Keywords: Anticipated Shocks, Optimal Monetary Policy, Sticky Prices, Welfare Analysis
    JEL: E31 E32 E52
    Date: 2008
  8. By: Nicole Maestas; Mathis Schroeder; Dana Goldman
    Abstract: Nearly 30 percent of Americans age 65 and older supplement their Medicare health insurance through the Medigap private insurance market. We show that prices for Medigap policies vary widely, despite the fact that all plans are standardized, and even after controlling for firm heterogeneity. Economic theory suggests that heterogeneous consumer search costs can lead to a non-degenerate price distribution within a market for otherwise homogenous goods. Using a structural model of equilibrium search costs first posed by Carlson and McAfee (1983), we estimate average search costs to be $72. We argue that information problems arise from the complexity of the insurance product and lead individuals to rely on insurance agents who do not necessarily guide them to the lowest prices.
    JEL: I2
    Date: 2009–01
  9. By: Guido Cozzi; Giammario Impullitti
    Abstract: In this paper we argue that government spending played a significant role in stimulating the wave of innovation that hit the U.S. economy in the late 1970s and in the 1980s, as well as the simultaneous increase in inequality and in education attainment. Since the late 1970’s U.S. policy makers began targeting commercial innovations more directly and explicitly. We focus on the shift in the composition of public demand towards high-tech goods which, by increasing the market-size of innovative firms, functions as a de-facto innovation policy tool. We build a quality-ladder non- scale growth model with heterogeneous industries and endogenous supply of skills, and show that increases in the technological content of public spending stimulates R&D, raise the wage of skilled workers and, at the same time, stimulate human capital accumulation. A calibrated version of the model suggests that government policy explains between 12 and 15 percent of the observed increase in wage inequality in the period 1976-91.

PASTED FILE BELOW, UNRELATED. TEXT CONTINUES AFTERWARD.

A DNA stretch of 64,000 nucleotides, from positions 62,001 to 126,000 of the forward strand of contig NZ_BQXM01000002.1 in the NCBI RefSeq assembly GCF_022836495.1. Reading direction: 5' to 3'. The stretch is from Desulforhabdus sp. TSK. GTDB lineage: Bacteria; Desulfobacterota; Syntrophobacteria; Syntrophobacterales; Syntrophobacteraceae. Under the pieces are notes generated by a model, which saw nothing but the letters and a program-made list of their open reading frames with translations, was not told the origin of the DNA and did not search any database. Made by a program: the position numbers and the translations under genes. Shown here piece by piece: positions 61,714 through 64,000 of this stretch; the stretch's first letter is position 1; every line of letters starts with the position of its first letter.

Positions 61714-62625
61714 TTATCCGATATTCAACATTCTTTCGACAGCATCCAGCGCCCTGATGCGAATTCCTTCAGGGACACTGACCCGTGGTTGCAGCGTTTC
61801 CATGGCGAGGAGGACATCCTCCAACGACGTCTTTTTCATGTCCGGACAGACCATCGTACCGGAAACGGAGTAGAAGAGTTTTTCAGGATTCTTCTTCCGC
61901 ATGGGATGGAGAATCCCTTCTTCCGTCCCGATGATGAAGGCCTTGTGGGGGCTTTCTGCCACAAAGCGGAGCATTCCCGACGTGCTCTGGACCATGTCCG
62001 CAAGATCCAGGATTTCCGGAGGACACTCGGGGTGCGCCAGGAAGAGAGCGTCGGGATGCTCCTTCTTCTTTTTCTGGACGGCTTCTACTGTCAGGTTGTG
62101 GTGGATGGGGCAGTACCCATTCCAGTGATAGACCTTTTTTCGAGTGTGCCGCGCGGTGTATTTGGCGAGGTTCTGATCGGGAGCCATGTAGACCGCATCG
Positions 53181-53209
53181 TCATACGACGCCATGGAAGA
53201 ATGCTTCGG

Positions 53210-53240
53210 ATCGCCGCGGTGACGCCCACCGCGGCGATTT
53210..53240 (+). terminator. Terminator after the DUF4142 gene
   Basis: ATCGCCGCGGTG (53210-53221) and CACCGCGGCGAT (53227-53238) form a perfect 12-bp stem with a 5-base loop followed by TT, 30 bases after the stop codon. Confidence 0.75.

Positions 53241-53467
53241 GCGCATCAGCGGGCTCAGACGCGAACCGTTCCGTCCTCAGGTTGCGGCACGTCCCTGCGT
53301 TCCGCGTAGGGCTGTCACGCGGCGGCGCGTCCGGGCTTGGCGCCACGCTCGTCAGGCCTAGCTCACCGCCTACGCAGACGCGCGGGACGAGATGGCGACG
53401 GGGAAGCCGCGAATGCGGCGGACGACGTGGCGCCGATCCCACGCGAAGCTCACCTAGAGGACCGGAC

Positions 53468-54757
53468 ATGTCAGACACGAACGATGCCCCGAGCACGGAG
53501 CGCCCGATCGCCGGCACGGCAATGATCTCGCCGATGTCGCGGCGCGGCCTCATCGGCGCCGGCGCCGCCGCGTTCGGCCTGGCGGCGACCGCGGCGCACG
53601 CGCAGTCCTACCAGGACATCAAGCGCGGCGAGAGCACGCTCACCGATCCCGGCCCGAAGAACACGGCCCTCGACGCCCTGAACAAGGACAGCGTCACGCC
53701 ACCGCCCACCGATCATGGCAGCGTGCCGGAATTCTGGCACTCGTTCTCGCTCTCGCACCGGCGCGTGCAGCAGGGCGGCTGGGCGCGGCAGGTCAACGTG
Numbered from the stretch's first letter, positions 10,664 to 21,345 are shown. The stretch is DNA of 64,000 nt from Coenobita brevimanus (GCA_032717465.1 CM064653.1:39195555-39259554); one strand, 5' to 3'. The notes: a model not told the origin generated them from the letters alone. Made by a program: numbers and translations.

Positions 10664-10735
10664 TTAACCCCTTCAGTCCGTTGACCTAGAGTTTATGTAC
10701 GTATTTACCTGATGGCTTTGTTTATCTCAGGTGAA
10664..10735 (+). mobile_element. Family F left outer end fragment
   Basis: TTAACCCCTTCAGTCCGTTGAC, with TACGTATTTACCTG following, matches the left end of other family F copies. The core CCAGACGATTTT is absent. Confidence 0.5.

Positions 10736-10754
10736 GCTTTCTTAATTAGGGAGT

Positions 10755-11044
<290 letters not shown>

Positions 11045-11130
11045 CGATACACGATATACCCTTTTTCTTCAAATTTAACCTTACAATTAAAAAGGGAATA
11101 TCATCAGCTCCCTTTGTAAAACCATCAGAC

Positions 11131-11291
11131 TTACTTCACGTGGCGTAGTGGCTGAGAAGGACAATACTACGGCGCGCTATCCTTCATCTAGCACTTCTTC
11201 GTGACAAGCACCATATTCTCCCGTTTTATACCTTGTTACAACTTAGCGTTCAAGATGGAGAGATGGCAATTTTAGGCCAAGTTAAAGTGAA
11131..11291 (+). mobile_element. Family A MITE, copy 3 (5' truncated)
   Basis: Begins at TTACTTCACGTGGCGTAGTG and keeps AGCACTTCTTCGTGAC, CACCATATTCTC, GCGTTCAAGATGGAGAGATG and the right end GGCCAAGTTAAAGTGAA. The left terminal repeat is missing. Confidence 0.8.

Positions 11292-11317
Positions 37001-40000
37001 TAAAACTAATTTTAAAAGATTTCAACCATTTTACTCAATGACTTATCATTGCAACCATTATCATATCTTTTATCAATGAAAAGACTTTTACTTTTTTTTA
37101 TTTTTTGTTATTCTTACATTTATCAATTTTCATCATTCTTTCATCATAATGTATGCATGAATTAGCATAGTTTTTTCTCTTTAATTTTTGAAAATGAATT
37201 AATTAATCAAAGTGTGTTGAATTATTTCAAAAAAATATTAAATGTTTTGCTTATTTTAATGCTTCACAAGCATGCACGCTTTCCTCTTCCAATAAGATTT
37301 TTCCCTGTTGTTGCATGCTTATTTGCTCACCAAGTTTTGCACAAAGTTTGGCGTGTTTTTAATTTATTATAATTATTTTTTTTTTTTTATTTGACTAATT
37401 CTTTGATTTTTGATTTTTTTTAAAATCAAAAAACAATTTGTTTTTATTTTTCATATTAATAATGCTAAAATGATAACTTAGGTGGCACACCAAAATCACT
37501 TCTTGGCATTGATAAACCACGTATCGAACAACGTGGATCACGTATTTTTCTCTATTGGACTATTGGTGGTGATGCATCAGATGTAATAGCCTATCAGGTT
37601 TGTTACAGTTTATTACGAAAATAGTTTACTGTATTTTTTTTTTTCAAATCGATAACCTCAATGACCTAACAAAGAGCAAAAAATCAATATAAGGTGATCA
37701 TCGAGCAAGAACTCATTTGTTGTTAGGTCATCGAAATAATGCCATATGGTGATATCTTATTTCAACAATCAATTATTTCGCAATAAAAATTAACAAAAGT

Keywords: R&D-driven growth theory, heteregeneous industries, fiscal policy composition, innovation policy, wage inequality, educational choice.
    JEL: E62 H57 J31 O31 O32 O41
    Date: 2008–12
  10. By: Smith, Travis A.; Huang, Chung L.; Lin, Biing-Hwan
    Abstract: Using retail purchase data, price premiums and discounts associated with household demographics, market factors, and product attributes (focusing on the organic attribute for strained baby food) are estimated using a hedonic pricing model. Results suggest that the organic premium ranges from about 12 to 49 percent in 2004 and from 30 to 52 percent in 2006. Tests for significant changes relative to product attributes show that while the price of conventional baby food has stayed relatively the same, the premium for organic baby food has increased.
    Keywords: organic baby food, hedonic price, market factors, product attributes, Nielsen Homescan, organic premium, Consumer/Household Economics, Demand and Price Analysis,
    Date: 2009
  11. By: Sipos, Gabriela Lucia
    Abstract: A strong motivation to replace the comparative advantage theory with the competitive advantage theory is given by the significant change of the present economic conditions comparing with the old conditions that inspired the competitive advantage issues. The dynamic character of the market competition and the fact that, in the present, the competitiveness is located to enterprise’s level and not to the level of the national economy are some important argues that sustain the necessity and the opportunity to move the economic thinking from the comparative advantage theory to the competitive advantage theory. In the past, the comparative advantage of an economy was given by the natural resources, by the geographical position or by the specific features of products or services. Nowadays the competitive advantage is created through innovation by all its forms.
    Keywords: innovation; comparative advantage; competitive advantage
    JEL: O32
    Date: 2008–04
  12. By: Bonanno, Giacomo (U of California, Davis)
    Abstract: This is the first draft of the entry “Game Theory” to appear in the Sage Handbook of the Philosophy of Social Science (edited by Ian Jarvie & Jesús Zamora Bonilla), Part III, Chapter 16.
    Date: 2008–08